As we can see in the following tables, the NZXT C650 delivers great power quality. The maximum voltage ripple on the 12V line is 28 mV, an unimpressive figure nowadays, but less than a quarter of the ATX design guide’s recommended 120 mV limit. Ripple on the secondary 3.3V/5V lines is considerably worse, reaching 28 mV on the 5V line with a recommended maximum at 50 mV. We can notice the same pattern on voltage regulation, with the 12V line very tightly regulated at 0.7% and the regulation on the secondary 3.3V/5V lines reaching slightly over 2%.
|Load (Watts)||130.6 W||326.19 W||486.33 W||647.57 W|
(20% to 100% load)
|Voltage Ripple (mV)|
|20% Load||50% Load||75% Load||100% Load||CL1
3.3V + 5V
Operation in high ambient temperatures does not affect the performance of the NZXT C650 considerably, regardless of the load. The average nominal load range (20%-100%) efficiency drops by 0.8% regardless of the input voltage, going down to an average of 89.8% (230 VAC) / 88.1% (115 VAC). There is very little change across the entire load range, suggesting that the components of the PSU are practically unaffected by the high ambient temperature. The component temperatures are high but not overly so.
As expected, the thermal control circuitry of the NZXT C650 correctly detects the high ambient temperature inside our hotbox and adjusts the fan’s speed accordingly. The NZXT C650 is not silent under these operating conditions, with the fan’s speed gradually increasing along with the load. Nevertheless, the sound pressure level tops out at just 50.2 dB(A), a figure significantly lower than what we would expect from a unit with a powerful 120 mm fan.
NZXT designed the C650 to land in the sweet spot of price and performance – offering excellent performance while remaining competitively priced – with an eye towards enticing enthusiasts who want to purchase an advanced PSU without breaking the bank. It’s a great spot for buyers, but for manufacturers it can be a difficult one to compete in, especially with the prices of more advanced PSUs dropping with each passing day.
With its all-black chassis and cables, the NZXT C650 is an aesthetically neutral product, designed to subtly match the interior of any modern PC system. It features no lighting, which is a good thing for users that want to actually prevent the PSU from becoming the center of attention. Although NZXT is a company that enjoys making visually extravagant products, it seems that they preferred to keep the attitude – and cost – down on this one.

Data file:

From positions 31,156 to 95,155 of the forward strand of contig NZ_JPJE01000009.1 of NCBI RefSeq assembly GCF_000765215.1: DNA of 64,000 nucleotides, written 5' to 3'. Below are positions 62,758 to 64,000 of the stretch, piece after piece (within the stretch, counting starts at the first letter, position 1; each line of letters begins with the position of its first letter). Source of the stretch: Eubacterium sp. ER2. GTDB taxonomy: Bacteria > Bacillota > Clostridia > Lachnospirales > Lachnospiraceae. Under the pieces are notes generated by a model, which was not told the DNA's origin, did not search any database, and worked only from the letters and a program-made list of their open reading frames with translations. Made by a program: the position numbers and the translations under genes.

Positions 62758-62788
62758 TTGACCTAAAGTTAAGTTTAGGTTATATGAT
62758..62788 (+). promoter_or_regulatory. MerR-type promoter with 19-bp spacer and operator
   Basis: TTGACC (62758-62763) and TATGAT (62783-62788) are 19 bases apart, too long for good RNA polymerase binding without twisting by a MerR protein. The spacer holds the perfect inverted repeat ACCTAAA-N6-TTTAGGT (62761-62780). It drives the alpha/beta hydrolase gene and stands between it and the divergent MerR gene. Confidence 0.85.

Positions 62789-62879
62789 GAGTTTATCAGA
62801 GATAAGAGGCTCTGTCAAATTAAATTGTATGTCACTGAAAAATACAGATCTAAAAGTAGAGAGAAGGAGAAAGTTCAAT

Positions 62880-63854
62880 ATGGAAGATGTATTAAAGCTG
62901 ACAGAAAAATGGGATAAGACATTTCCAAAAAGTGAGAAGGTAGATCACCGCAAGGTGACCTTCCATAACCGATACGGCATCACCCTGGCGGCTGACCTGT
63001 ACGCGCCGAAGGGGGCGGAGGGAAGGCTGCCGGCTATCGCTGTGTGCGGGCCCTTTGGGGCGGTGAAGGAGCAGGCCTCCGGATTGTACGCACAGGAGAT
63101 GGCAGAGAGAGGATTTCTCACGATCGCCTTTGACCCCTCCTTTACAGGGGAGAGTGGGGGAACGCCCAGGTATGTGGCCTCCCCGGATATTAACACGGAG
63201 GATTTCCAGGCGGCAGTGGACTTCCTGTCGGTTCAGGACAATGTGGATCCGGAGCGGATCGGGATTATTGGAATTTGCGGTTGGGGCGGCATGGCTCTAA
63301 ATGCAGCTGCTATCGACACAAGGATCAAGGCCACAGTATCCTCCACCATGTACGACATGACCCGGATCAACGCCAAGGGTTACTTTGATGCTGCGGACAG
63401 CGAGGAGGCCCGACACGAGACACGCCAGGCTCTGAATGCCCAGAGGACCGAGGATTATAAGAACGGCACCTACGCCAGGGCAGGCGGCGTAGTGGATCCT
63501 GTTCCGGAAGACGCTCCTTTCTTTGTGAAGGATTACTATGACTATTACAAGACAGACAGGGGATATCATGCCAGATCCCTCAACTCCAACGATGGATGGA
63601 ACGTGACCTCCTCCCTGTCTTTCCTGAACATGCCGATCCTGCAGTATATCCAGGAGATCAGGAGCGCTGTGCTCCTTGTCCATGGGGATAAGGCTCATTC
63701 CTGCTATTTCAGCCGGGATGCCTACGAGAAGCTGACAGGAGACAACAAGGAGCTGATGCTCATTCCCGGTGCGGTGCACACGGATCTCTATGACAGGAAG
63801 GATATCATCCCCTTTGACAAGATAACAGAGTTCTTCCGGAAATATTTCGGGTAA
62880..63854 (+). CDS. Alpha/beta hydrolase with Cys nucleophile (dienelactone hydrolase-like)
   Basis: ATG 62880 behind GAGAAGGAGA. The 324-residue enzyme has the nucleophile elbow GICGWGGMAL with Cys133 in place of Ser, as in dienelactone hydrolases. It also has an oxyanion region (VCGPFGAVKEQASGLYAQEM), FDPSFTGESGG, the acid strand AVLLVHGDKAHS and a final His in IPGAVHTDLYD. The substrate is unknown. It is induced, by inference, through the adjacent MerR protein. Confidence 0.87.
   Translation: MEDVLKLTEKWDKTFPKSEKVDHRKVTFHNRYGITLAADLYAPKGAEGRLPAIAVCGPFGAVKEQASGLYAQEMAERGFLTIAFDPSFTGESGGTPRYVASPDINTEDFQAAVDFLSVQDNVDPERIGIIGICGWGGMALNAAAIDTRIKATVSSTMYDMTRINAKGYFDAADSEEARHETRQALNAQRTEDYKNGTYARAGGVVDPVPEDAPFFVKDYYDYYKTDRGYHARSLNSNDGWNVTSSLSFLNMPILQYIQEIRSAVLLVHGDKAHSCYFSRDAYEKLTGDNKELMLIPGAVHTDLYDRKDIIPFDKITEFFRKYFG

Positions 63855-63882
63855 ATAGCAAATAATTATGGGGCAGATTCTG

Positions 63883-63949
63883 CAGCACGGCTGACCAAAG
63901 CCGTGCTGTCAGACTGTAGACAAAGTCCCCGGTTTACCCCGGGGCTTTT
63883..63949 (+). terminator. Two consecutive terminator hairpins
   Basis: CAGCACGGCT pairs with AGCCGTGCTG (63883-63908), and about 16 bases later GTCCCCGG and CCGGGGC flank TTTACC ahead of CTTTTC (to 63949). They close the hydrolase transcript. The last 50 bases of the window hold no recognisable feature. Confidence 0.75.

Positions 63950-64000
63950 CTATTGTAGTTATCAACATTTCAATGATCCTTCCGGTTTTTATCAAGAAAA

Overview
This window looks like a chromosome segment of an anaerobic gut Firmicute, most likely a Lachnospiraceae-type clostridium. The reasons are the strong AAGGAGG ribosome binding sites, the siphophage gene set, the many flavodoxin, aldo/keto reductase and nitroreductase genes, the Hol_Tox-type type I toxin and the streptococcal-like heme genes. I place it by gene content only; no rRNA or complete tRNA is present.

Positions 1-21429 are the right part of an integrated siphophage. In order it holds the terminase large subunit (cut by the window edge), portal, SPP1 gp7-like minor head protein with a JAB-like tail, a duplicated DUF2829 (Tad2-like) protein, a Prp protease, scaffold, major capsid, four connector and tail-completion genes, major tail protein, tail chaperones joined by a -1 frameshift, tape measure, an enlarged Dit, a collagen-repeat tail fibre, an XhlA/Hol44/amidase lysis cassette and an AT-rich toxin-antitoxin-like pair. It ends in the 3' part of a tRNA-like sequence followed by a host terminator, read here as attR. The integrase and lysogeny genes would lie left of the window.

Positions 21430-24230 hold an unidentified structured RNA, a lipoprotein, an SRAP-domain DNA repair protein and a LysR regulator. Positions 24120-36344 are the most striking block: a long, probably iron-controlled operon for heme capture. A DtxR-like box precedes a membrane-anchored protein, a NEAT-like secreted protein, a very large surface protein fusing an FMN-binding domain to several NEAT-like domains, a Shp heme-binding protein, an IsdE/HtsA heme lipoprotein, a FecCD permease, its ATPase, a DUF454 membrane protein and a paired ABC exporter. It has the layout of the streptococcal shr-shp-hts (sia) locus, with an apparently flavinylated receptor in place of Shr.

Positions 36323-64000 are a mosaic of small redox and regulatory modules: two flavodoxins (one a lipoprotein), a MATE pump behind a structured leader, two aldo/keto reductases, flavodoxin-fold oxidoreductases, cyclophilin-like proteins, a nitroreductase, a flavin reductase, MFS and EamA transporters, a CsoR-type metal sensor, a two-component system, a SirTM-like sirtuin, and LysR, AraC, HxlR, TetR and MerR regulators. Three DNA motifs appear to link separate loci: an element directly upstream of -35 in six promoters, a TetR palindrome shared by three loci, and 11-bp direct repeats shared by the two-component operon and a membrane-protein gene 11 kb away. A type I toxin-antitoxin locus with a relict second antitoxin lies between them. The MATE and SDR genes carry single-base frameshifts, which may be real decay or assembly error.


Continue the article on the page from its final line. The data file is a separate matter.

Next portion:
Quality is the strongest selling point of the NZXT C650. It is a unit based on a platform from Seasonic, arguably the most reputable PC PSU OEM, and it also happens to be a platform that was originally developed with long-term reliability in mind. The platform is designed so as to be efficient with the least possible stress on its parts, while the parts are all top quality products supplied by highly reputable manufacturers. It is no wonder why NZXT backs this unit up with a 10-year warranty – it is a product that, above all else, is designed to last.
The performance of the NZXT C650 is very good overall, with the designer clearly focusing on the power quality of the 12V line given the excellent figures we measured from the 12V rail. Readings from the 3.3V and 5V rails were not quite as good, though this isn’t unique to NZXT, as most manufacturers tend to neglect the secondary voltage lines just a bit in favor of the major 12V line. The C650’s thermal performance and acoustics were also well-balanced, creating a PSU that is quiet when expected and cool enough that it’s not struggling to maintain that quiet nature.
As a result, the NZXT C650 is a great PSU overall, with NZXT making the right choice to focus on quality and longevity. The $110 price tag on the PSU is a little bold for an 80Plus Gold unit, and its current availability is rather limited – presumably due to COVID-released shipping backups – which is challenging the market potential of the product. Nonetheless, we feel that the very high quality and estimated longevity of the C650 will entice a significant portion of advanced users and enthusiasts, who enjoy purchasing products that will last them for many years to come.